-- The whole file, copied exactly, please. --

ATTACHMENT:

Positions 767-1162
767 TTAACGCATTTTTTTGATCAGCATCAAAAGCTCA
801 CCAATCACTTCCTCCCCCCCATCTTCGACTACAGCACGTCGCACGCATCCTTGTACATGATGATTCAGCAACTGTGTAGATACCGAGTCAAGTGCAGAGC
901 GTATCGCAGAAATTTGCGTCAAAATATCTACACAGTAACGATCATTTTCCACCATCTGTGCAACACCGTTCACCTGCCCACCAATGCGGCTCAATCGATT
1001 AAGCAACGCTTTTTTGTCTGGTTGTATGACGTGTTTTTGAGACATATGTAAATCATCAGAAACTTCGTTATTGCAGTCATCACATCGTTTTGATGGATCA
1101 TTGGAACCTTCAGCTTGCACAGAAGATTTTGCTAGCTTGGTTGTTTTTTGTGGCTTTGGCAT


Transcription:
Positions 767-1162
767 TTAACGCATTTTTTTGATCAGCATCAAAAGCTCA
801 CCAATCACTTCCTCCCCCCCATCTTCGACTACAGCACGTCGCACGCATCCTTGTACATGATGATTCAGCAACTGTGTAGATACCGAGTCAAGTGCAGAGC
901 GTATCGCAGAAATTTGCGTCAAAATATCTACACAGTAACGATCATTTTCCACCATCTGTGCAACACCGTTCACCTGCCCACCAATGCGGCTCAATCGATT
1001 AAGCAACGCTTTTTTGTCTGGTTGTATGACGTGTTTTTGAGACATATGTAAATCATCAGAAACTTCGTTATTGCAGTCATCACATCGTTTTGATGGATCA
1101 TTGGAACCTTCAGCTTGCACAGAAGATTTTGCTAGCTTGGTTGTTTTTTGTGGCTTTGGCAT